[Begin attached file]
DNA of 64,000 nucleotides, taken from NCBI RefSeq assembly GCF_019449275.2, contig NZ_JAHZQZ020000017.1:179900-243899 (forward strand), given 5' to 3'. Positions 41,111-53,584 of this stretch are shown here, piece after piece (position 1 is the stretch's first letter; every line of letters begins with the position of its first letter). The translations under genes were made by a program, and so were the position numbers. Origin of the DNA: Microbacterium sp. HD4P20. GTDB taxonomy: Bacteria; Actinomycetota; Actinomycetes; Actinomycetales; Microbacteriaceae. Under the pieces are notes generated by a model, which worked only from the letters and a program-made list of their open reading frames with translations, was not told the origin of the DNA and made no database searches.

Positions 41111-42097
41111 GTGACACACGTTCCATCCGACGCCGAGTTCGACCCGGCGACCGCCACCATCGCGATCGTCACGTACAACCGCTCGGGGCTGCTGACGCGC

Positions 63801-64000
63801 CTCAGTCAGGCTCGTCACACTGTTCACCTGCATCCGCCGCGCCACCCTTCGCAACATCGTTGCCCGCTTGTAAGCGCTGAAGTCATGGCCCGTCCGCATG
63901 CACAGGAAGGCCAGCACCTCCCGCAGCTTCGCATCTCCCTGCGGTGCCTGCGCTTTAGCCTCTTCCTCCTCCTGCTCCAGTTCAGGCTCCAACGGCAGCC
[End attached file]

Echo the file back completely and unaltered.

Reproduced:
DNA of 64,000 nucleotides, taken from NCBI RefSeq assembly GCF_019449275.2, contig NZ_JAHZQZ020000017.1:179900-243899 (forward strand), given 5' to 3'. Positions 41,111-53,584 of this stretch are shown here, piece after piece (position 1 is the stretch's first letter; every line of letters begins with the position of its first letter). The translations under genes were made by a program, and so were the position numbers. Origin of the DNA: Microbacterium sp. HD4P20. GTDB taxonomy: Bacteria; Actinomycetota; Actinomycetes; Actinomycetales; Microbacteriaceae. Under the pieces are notes generated by a model, which worked only from the letters and a program-made list of their open reading frames with translations, was not told the origin of the DNA and made no database searches.

Positions 41111-42097
41111 GTGACACACGTTCCATCCGACGCCGAGTTCGACCCGGCGACCGCCACCATCGCGATCGTCACGTACAACCGCTCGGGGCTGCTGACGCGC

Positions 63801-64000
63801 CTCAGTCAGGCTCGTCACACTGTTCACCTGCATCCGCCGCGCCACCCTTCGCAACATCGTTGCCCGCTTGTAAGCGCTGAAGTCATGGCCCGTCCGCATG
63901 CACAGGAAGGCCAGCACCTCCCGCAGCTTCGCATCTCCCTGCGGTGCCTGCGCTTTAGCCTCTTCCTCCTCCTGCTCCAGTTCAGGCTCCAACGGCAGCC